1. Introduction

More patients seeking medical attention report musculoskeletal pain complaints than any other form of pain [28]. Although multifactorial, one known source of deep-tissue pain is tissue acidosis. Acidosis may lead to pain in muscle trigger points [51]; cardiac muscle [11]; inflammatory conditions [58]; and exercise [30,43]. Accordingly, experimental muscle pain can be induced by the intramuscular infusion of a buffered acidic solution, e.g., ascorbic acid [49] or an acidic phosphate buffer solution [35] in humans. Animal studies have revealed that acidic infusion models activate chemosensitive nociceptors: acid-sensing ion channels (ASICs) and/or the transient receptor potential vanilloid 1  (Capsaicin receptors) (TRPv1), resulting in mechanical hyperalgesia [32,54,55,56].

Referred muscle pain has been consistently observed with hypertonic saline muscle pain models, but is muscle dependent. For example, stereotypic referred pain patterns occur with hypertonic saline infusion of the anterior tibialis [24] and infraspinatus [42] muscles in approximately 50% of subjects [22]. Whereas only localized pain is observed with infusion of the triceps brachii or biceps brachii muscles [22]. These distributions are consistent with referred pain patterns associated with muscle trigger points [62,63]. It is not clear whether referred pain similarly occurs with acidic pain models, or may be more clearly expressed due to activation of acid-sensitive nociceptors.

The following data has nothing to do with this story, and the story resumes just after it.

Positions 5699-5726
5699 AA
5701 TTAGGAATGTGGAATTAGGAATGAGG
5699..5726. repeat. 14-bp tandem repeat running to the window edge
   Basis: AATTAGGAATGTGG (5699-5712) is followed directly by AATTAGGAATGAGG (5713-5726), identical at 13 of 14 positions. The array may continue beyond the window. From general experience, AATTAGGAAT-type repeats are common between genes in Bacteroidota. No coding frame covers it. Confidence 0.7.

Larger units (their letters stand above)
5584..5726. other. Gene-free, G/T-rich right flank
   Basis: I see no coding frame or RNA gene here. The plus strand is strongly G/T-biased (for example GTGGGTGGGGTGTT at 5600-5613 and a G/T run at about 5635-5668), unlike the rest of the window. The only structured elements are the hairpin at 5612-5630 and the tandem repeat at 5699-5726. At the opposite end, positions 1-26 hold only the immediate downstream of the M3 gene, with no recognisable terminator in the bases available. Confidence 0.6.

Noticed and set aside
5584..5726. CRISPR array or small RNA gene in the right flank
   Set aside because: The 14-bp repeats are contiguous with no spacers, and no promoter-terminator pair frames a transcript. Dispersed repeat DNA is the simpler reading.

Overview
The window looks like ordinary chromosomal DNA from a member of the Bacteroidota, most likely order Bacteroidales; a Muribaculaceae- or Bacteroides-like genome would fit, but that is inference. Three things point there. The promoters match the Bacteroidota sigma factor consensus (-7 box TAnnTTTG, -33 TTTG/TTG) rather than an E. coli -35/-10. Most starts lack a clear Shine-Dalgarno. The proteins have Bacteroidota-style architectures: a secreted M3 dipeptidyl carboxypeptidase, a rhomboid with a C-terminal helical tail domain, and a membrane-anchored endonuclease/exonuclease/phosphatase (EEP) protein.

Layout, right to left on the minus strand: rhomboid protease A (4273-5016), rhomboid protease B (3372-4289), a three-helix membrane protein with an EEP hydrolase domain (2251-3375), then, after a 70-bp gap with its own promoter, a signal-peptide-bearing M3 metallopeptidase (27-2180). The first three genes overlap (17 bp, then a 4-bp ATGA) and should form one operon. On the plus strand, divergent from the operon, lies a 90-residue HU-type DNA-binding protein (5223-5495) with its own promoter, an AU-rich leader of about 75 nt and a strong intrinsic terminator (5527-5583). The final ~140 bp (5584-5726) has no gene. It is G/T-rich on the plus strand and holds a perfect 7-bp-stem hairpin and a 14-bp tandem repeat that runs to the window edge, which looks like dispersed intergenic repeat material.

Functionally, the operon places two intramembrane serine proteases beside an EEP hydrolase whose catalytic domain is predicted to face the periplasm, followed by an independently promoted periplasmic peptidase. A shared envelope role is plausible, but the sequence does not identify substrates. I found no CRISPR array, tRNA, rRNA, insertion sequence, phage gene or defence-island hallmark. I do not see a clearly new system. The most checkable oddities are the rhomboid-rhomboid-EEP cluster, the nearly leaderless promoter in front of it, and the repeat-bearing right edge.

Mechanical hyperalgesia occurs with several clinical pain conditions [7], but it is not consistently observed with the experimental hypertonic saline model in humans [22]. However mechanical hyperalgesia may be stimulus specific, e.g. tissue acidosis.

Animal studies demonstrate that repeated intramuscular bolus injections of acidic saline (pH 4.0) induce cutaneous and muscle mechanical hyperalgesia both ipsilateral and contralateral to the injection site [54,61]. Deep-tissue mechanical hyperalgesia has not been investigated with an acidic pain model in humans, nor are contralateral effects typically considered.

Several musculoskeletal pain conditions, such as fibromyalgia, chronic tension headache and temporomandibular joint syndrome occur more frequently in women [5,27]. However, in various experimental pain models, both greater female pain sensitivity [16,18,65,69] and no sex differences [12,41] are observed. Sex differences have yet to be investigated using an acidic muscle model in humans.

The purpose of this study was to investigate whether acid-evoked muscle pain produces referred pain and/or mechanical hyperalgesia compared to control infusions in men and women. We hypothesized 1) local and referred pain would occur in a dose-dependent manner; 2) mechanical hyperalgesia would occur as observed in animal models; and 3) women would experience greater pain and mechanical hyperalgesia than men.

2. Methods

2.1 Subjects

Seventy-two healthy, pain-free volunteers (36 male, 36 female) were recruited from the University and local community. The mean (SD) age of the participants was 24.3 ± 6.1 yrs (range 18-50 yrs). Mean ± SD height and mass were: 172.3 ± 10.4 cm and 72.4 ± 13.0 kg, respectively.

2.2 Study Protocol

A randomized, controlled, single-blinded study design was used, with each subject serving as their own control. Subjects participated in three visits, each spaced approximately 1 week apart (5-14 days). Each visit involved one 15 min intramuscular (IM) infusion into the mid-belly of the anterior tibialis muscle in a balanced-random order: acidic phosphate buffer (5.2 pH) at 40 ml/hr (acidic 40), acidic phosphate buffer (5.2 pH) at 20 ml/hr (acidic 20), and normal phosphate buffer (7.3 pH) at 40 ml/hr (PB control).